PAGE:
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Fire Safety

Using a Window as an Fire Escape Route

Using a window as an escape route in a fire has saved many lives. In as little as 3 minutes the heat created by a small fire can:
  • cause everything in the room to burst into flames (called a flashover)
  • create clouds of thick black smoke
  • melt clothes and burn the lungs
  • create poisonous gases (like carbon monoxide and ammonia) and other irritants that can affect your eyes, nose, throat, and lungs

This is why it is important to have a fire escape plan:
  • Have a home escape plan and make sure that everyone knows what to do.
  • Practice the pre-planned fire drill at least twice a year.
  • Have two ways to get out of every room.
  • Decide on a meeting place outside the home.

What should I know about using a window as an escape route?

Make sure the window easily opens all the way:
  • Fix any problems causing the window to stick.
  • Fix any parts that are broken.

Make sure nothing prevents the window from opening:
  • Check exterior fasteners (like clips, nails, or screws).
  • Make sure there is enough room if the basement window opens into a window well.
  • Make sure that the handle isn’t so big that it gets in the way of the opening.

Make sure the opening is big enough when the window is open all the way:
  • Just because the windows opens easily or all the way, doesn’t mean that there is enough room for a person to go through it.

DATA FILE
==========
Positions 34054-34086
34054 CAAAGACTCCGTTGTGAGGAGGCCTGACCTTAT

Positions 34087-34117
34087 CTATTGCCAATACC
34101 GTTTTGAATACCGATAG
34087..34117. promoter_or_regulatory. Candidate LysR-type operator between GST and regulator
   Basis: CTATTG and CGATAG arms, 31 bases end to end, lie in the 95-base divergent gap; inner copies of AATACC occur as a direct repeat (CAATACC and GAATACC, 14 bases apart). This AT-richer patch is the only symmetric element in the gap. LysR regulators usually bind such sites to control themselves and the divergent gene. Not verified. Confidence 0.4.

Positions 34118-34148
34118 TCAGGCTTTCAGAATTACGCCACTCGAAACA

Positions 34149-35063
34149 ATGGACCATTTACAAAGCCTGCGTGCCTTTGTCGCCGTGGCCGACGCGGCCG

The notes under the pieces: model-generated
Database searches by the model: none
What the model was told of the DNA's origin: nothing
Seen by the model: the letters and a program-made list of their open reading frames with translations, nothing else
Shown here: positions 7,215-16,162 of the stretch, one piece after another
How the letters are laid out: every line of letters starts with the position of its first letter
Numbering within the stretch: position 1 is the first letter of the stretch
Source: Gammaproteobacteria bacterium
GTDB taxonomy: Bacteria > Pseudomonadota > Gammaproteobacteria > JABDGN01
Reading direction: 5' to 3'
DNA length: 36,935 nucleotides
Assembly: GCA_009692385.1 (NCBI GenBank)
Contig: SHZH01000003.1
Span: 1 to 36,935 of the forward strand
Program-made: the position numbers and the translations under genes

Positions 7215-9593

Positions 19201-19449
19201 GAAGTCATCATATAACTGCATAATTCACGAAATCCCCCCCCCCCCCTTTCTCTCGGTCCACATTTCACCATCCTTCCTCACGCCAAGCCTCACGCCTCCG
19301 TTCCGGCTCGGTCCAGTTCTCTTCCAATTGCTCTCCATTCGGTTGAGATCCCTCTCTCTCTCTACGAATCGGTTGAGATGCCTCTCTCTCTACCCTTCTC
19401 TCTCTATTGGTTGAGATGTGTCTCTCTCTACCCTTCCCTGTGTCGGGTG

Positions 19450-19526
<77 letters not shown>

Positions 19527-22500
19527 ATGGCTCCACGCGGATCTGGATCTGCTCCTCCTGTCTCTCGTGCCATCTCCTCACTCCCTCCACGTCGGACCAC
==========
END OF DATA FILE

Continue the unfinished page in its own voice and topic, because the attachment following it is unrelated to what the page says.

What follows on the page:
You don’t want to have to break a window in an emergency because the window doesn’t open or the opening isn’t big enough. You can cut yourself badly crawling over broken glass.

Make sure the window isn’t too high to use as an exit:
  • The window sill should not be higher than 1.5 meters above the floor.
  • Make it easier to get out of a basement window by making it easier to reach the window. For example, by installing built-in furniture under the window.

If children are expected to escape through a bedroom window on their own make sure they are taught how to open the window and remove or release any screens or bars. Make sure they show you that they know how to open the window. Home fire drills should include practicing how to escape through the window. For those people who are too young or can’t escape on their own through a window, think about using more smoke alarms in the bedroom. You could also move their bedroom to the first floor so it is easier to get them out.

Can all windows be used as an escape?

Windows should be easy to use and easy to open. Windows that take more than one step to open should not be used as an escape route.

Windows that need several steps to open them include:
  • slide-and-tilt (the glass can be flipped to open into a room)
  • pop-up
  • ones that need to be unclipped from more than one place
  • detach and remove windows

Don’t use windows if the hardware needed to open or release the window is hidden. The user would:
  • have to know where the hardware is hidden (you can easily forget during the stress of an emergency)
  • have to know how the hardware works